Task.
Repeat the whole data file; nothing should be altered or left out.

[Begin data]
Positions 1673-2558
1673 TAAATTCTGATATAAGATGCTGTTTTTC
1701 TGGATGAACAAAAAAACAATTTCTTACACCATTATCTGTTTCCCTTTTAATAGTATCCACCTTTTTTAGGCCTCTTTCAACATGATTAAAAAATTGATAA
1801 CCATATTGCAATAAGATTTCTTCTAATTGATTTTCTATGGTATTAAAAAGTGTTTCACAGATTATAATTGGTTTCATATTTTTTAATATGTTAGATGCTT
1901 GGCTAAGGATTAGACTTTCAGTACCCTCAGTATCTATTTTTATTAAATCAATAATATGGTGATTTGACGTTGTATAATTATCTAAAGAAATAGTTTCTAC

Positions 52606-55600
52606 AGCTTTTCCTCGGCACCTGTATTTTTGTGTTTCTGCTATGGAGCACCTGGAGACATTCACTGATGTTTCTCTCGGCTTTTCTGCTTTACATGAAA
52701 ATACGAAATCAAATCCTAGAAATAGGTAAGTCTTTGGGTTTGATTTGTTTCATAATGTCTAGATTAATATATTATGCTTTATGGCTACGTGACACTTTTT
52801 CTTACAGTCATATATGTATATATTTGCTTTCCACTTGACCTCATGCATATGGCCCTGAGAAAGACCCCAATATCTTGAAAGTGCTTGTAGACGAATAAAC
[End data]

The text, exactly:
Positions 1673-2558
1673 TAAATTCTGATATAAGATGCTGTTTTTC
1701 TGGATGAACAAAAAAACAATTTCTTACACCATTATCTGTTTCCCTTTTAATAGTATCCACCTTTTTTAGGCCTCTTTCAACATGATTAAAAAATTGATAA
1801 CCATATTGCAATAAGATTTCTTCTAATTGATTTTCTATGGTATTAAAAAGTGTTTCACAGATTATAATTGGTTTCATATTTTTTAATATGTTAGATGCTT
1901 GGCTAAGGATTAGACTTTCAGTACCCTCAGTATCTATTTTTATTAAATCAATAATATGGTGATTTGACGTTGTATAATTATCTAAAGAAATAGTTTCTAC

Positions 52606-55600
52606 AGCTTTTCCTCGGCACCTGTATTTTTGTGTTTCTGCTATGGAGCACCTGGAGACATTCACTGATGTTTCTCTCGGCTTTTCTGCTTTACATGAAA
52701 ATACGAAATCAAATCCTAGAAATAGGTAAGTCTTTGGGTTTGATTTGTTTCATAATGTCTAGATTAATATATTATGCTTTATGGCTACGTGACACTTTTT
52801 CTTACAGTCATATATGTATATATTTGCTTTCCACTTGACCTCATGCATATGGCCCTGAGAAAGACCCCAATATCTTGAAAGTGCTTGTAGACGAATAAAC